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Ask Burton: This week, it’s time to look at fertilization. After a long-drawn out winter, your plants are getting ready to shine again. Give them what they need to do so! Q: I planted a row of hollies at my property line to cut down on road noise, and I really want them to grow vigorously this year – which they did NOT do last year. Additionally, my purple loropetalum isn’t very purple – it’s got a lot of yellowing leaves. How can I get them to do what I want?

Posted on March, 06

A: Proper nutrition matters. The thick clay soil of our area has some good points, but it tends close to zero on available nitrogen (necessary for vigorous green growth) and both our soil and water is high pH, making certain acid-loving plants like that purple loropetalum not take iron in well, stunting growth and making the plant show poor color.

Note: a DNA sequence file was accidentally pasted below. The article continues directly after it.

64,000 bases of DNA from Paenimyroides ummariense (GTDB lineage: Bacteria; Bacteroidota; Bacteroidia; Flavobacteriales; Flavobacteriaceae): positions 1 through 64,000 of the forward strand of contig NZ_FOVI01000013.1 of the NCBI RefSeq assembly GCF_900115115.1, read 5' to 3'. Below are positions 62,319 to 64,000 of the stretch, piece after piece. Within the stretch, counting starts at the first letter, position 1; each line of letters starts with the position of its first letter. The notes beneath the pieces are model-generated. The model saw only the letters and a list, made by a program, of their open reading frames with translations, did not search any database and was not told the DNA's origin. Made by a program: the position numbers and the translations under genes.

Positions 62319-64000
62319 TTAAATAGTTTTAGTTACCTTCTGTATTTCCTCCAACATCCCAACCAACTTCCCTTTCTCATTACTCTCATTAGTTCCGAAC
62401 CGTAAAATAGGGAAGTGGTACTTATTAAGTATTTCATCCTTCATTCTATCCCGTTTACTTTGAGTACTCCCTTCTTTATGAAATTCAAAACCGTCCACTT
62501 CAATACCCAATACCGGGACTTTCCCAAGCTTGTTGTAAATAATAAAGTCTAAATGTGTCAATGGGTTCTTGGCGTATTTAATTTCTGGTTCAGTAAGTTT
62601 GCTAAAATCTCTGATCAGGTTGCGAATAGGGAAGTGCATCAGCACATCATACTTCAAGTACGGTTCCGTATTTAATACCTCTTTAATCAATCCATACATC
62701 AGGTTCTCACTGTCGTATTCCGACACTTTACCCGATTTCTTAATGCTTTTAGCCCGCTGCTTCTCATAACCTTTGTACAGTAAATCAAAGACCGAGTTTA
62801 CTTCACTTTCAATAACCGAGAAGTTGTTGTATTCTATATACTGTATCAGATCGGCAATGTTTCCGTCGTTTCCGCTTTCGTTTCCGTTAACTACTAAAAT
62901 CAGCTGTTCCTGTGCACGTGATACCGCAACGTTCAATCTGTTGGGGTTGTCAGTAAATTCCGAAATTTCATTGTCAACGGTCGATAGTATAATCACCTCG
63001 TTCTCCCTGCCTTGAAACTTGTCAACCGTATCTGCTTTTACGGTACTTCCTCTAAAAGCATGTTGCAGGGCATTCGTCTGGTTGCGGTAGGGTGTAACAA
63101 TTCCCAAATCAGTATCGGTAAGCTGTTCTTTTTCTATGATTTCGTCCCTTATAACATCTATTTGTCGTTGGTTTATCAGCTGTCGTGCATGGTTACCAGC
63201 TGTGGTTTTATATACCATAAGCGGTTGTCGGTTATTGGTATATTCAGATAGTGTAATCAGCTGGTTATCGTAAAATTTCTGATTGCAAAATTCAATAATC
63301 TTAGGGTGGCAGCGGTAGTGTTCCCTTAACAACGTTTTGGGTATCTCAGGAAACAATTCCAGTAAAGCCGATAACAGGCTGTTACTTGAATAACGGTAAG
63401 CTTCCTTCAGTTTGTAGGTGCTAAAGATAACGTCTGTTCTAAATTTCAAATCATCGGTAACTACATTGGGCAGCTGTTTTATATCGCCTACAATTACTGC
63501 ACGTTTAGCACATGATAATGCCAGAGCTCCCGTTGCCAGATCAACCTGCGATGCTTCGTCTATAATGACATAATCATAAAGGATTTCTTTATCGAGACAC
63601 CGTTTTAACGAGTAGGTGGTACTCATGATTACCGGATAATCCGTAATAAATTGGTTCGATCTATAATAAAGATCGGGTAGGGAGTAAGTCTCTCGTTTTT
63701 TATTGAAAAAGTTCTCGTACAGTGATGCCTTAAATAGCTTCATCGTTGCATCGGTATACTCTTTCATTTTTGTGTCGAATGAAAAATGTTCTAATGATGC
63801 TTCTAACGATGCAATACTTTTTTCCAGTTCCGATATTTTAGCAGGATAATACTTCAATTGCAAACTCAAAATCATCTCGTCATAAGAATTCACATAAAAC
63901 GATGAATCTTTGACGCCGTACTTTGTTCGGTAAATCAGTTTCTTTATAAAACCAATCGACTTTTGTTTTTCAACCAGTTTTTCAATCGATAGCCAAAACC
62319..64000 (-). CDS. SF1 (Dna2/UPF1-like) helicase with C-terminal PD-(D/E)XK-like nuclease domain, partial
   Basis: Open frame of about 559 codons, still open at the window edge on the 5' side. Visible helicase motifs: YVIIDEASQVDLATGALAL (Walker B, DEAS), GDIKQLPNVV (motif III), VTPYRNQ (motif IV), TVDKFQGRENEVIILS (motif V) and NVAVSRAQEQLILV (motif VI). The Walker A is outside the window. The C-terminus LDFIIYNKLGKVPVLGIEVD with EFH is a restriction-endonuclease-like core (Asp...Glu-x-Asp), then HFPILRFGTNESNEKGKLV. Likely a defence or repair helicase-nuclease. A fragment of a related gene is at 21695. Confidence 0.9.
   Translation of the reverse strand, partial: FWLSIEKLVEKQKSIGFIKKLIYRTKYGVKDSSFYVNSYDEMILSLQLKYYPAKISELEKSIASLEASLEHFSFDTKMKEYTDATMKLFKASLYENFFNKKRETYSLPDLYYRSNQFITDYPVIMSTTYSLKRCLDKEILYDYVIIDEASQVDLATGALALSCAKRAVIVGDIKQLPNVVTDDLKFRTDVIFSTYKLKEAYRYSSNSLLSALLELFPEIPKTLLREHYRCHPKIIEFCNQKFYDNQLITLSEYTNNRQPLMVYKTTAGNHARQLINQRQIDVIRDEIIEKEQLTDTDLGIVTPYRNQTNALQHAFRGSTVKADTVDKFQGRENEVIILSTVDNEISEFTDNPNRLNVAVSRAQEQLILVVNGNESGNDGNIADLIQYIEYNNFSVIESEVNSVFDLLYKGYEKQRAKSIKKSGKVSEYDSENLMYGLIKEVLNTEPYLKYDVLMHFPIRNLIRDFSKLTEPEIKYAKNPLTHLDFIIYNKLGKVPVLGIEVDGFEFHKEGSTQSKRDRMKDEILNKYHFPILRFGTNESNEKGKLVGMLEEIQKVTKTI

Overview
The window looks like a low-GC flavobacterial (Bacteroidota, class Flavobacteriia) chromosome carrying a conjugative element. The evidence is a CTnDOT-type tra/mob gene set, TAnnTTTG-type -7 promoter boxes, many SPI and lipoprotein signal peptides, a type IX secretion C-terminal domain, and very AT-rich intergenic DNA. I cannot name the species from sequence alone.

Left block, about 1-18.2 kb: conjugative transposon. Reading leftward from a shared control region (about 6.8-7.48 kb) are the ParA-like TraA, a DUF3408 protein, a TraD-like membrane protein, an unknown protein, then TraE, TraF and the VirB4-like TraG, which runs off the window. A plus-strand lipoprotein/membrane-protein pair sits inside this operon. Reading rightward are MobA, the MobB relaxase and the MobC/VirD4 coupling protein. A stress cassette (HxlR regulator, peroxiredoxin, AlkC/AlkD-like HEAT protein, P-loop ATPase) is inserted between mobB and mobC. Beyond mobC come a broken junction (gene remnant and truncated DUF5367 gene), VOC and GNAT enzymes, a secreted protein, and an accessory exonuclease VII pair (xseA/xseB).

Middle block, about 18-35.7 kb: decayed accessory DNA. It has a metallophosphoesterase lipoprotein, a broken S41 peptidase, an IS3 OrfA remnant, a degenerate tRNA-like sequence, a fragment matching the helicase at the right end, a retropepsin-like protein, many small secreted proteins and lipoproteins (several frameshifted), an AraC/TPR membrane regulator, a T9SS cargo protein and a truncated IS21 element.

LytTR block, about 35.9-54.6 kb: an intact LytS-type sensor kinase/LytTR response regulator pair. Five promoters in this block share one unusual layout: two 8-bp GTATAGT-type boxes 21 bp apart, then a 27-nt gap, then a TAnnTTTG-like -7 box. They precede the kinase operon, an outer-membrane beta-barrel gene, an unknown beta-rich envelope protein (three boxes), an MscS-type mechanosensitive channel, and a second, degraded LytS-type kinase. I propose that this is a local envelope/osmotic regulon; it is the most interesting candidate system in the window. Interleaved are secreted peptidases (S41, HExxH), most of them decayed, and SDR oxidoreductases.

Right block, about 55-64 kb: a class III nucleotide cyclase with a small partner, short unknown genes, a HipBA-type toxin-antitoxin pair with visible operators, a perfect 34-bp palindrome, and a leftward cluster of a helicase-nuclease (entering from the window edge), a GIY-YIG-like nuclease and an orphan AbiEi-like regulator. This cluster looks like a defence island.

Feed all your common trees and shrubs in our area with our Covington’s Tree & Shrub Food at the rate of 1 cup of fertilizer per 5′ x 5′ area of your flowerbeds, and in addition, give those loropetalums a generous application of soil sulfur – half a cup at a time per 5′ x 5′ area of bed, and add a modest amount of sulfur each time you apply normal fertilizer to the plants to keep the soil in the area more acidic. You can also apply ferti-lome Soil Acidifier plus Iron to the bed to speed the process – the combination of acid-forming materials, quickly available iron, and a good normal fertilizer would be the fastest way to return the loropetalum to proper color.